LEXINGTON, Ky. - In more than a few ways, Richie Havens seems the ideal invitee for Monday’s 500th broadcast of “WoodSongs Old-Time Radio Hour.” Over the years, both have been fiercely independent in establishing their respective folk music followings.
In the case of “WoodSongs,” the program has grown under the direction of host/founder Michael Johnathon from a coffeehouse-style broadcast with a small, devout recording studio audience to sold-out tapings at The Kentucky Theatre. The shows are heard on nearly 500 radio stations worldwide and broadcast in video on the Internet and on PBS stations.
Nobody Left to Crown
US: 29 Jul 2008
UK: 31 Mar 2008
For Havens, a veteran of a famed Greenwich Village folk scene during the 1960s, being his own boss followed initial flings with major labels (Polydor, A&M, Elektra) and high-profile management (by Albert Grossman, whose other clients included Janis Joplin, The Band, Odetta, Todd Rundgren and Bob Dylan).
Learning to map out his career as a concert performer wasn’t too daunting. Many of his New York contemporaries helped guide him along that path. But as a recording artist, the road ahead was a mystery and an adventure.
“I’ve been sort of managing and taking care of myself since 1970,” said, Havens, 67. “I learned how to enter the market because I was a total independent that still had the luxury of being with some of the guys who mentored me in the Village. But one of the things they didn’t want to bother with was making records. For them it was, ‘I like playing onstage to living people.’ But then record companies came around.”
The first lesson on independence was a victory that seems larger now than it might have at the time. After a string of albums for MGM (a deal secured with Grossman’s help), the label was sold. But in an almost unheard-of turn for a then-new artist, Havens secured the master tapes of those recordings, which included his acclaimed 1967 debut album, “Mixed Bag.”
“Only two guys got their masters back when MGM was sold - Frankie Valli and me.”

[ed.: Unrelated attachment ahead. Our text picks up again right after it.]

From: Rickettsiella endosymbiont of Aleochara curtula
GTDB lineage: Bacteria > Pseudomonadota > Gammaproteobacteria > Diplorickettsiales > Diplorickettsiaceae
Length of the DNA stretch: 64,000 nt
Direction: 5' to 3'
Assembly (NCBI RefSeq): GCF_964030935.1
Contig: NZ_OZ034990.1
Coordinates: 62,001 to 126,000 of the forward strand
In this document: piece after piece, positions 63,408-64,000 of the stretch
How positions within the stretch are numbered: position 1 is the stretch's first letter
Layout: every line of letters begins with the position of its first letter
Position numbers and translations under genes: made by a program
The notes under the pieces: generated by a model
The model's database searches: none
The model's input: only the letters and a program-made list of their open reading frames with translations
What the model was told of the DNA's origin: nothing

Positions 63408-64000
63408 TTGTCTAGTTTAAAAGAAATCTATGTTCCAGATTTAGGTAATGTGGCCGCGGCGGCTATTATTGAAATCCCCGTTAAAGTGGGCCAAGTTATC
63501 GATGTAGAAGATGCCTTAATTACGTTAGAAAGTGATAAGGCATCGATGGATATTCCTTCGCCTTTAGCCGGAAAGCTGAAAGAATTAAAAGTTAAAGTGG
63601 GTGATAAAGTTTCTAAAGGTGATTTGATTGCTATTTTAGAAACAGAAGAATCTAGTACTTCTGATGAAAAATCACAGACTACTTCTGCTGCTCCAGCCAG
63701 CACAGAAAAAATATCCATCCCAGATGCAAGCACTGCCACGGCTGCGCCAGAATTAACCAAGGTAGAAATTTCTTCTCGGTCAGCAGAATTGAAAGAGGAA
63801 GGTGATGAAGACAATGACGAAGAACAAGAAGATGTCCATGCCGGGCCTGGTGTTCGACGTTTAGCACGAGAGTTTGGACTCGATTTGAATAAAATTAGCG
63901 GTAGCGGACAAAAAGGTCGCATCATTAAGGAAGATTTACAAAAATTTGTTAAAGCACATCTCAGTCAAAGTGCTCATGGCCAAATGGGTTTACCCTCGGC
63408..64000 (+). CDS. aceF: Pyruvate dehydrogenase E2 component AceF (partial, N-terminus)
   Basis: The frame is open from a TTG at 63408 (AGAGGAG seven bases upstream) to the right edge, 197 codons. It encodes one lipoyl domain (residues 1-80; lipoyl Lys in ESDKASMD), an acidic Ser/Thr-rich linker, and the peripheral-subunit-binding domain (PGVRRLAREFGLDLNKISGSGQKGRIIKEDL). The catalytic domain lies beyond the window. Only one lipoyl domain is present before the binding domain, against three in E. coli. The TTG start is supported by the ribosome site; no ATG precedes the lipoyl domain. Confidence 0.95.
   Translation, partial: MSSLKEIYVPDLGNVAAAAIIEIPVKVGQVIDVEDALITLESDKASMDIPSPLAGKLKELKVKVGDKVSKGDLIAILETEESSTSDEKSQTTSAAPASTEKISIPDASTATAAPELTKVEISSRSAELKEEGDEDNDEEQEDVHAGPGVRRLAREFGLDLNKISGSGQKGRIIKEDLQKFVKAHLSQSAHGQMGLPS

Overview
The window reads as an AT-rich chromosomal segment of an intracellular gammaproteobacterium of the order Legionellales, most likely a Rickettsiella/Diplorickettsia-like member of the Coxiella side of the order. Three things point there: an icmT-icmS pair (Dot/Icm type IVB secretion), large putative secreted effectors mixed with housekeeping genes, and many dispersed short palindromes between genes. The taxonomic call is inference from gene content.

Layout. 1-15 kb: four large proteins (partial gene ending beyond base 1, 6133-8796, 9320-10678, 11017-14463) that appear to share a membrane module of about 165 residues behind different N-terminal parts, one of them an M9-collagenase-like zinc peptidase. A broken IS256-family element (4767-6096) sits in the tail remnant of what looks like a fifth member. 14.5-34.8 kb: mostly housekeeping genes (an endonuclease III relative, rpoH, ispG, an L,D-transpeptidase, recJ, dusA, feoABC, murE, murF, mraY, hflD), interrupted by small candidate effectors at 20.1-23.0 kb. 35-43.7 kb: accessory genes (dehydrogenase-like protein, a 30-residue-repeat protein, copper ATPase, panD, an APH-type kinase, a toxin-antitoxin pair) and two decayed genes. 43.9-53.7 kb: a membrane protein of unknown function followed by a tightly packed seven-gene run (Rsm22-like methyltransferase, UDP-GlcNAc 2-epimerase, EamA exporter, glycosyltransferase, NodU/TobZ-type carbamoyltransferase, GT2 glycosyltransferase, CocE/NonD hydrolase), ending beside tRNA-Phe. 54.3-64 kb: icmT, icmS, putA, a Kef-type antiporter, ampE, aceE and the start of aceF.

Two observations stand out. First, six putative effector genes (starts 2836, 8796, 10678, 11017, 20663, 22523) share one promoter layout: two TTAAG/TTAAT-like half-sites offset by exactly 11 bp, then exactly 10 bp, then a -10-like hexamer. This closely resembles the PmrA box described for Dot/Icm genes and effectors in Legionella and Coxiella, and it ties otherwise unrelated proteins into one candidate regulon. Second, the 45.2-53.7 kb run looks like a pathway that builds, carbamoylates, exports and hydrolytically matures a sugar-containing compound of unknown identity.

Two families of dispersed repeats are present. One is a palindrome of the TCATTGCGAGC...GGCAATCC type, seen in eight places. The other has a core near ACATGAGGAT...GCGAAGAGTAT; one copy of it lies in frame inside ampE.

So beginning in 1970, after a career-defining appearance at Woodstock the previous summer, Havens issued recordings on his own label, Stormy Forest. Albums such as “Stonehenge” (1970), “Alarm Clock” (1971) and “Richie Havens on Stage” (1972) underscored a folk avenue that possessed a deep strand of social awareness in its lyrics, a pop sensibility in its choice of cover material and a musical makeup built around acoustic guitar and congas. And then there was Havens’ voice - a rich, reedy singing tool that could sound alternately warm and desperate.
Return associations with major labels would follow in ensuing years, but those relationships were invariably brief. The labels fired the executives who championed Havens’ music, were bought out like MGM or else folded.
“That’s probably happened to me about seven times,” Havens said. “But it somehow gave me a better pacing for myself and my career. It also made me seek out and work with people that really liked music still.”
As to the latter, Havens points to a song on his new album, “Nobody Left to Crown.” The tune is “Lives in the Balance,” a 20-year-old slice of heated social commentary written by Jackson Browne. But adding to the performance’s rich musical fabric is an ambassador of a new rock generation: guitarist Derek Trucks.
“Working with Derek was extraordinary,” Havens said. “I actually have a video of him playing music when he was about 10. Watching it, I was listening to this kid and looking at his face. And he was just gone. He was playing away but had total control. I just went, ‘Wow.’”
But what continues to astound most about Havens’ music is that, despite the immediately recognizable tenor, it has become adaptable on so many different projects.
His 2000 collaboration with the electronica duo Groove Armada, “Hands of Time,” was used in several film soundtracks, most notably the Tom Cruise/Jamie Foxx thriller “Collateral.” Havens was also part of the artistic team hand-picked by Peter Gabriel for his millennium performance piece called “OVO.”
“Peter is such a melody himself,” Havens said of the “OVO” experience. “What comes through him is very high-end reverence.”
Last year, though, Havens, in effect, came home. He was offered a cameo role in the Todd Hayne fantasy biopic of Bob Dylan, “I’m Not There.” He teamed with producer Joe Henry to record a propulsive and percussive version of the Dylan classic “Tombstone Blues” for the soundtrack.
Given that Dylan was a contemporary of the same New York folk scene that nurtured Havens, the project resonated in strong personal terms.
“So I went to Canada where they were shooting and to see what it was I had to do,” Havens said. “And I was immediately going, ‘Oh boy, this is really far out.’ Because, you see, I knew who they were talking about. And I tell you, Dylan was in that movie - especially with Cate Blanchett. It is so ironic, but so unbelievable at the same time. Once she starts, you cannot not see Bob Dylan. And it was the Bob Dylan I know, too.”
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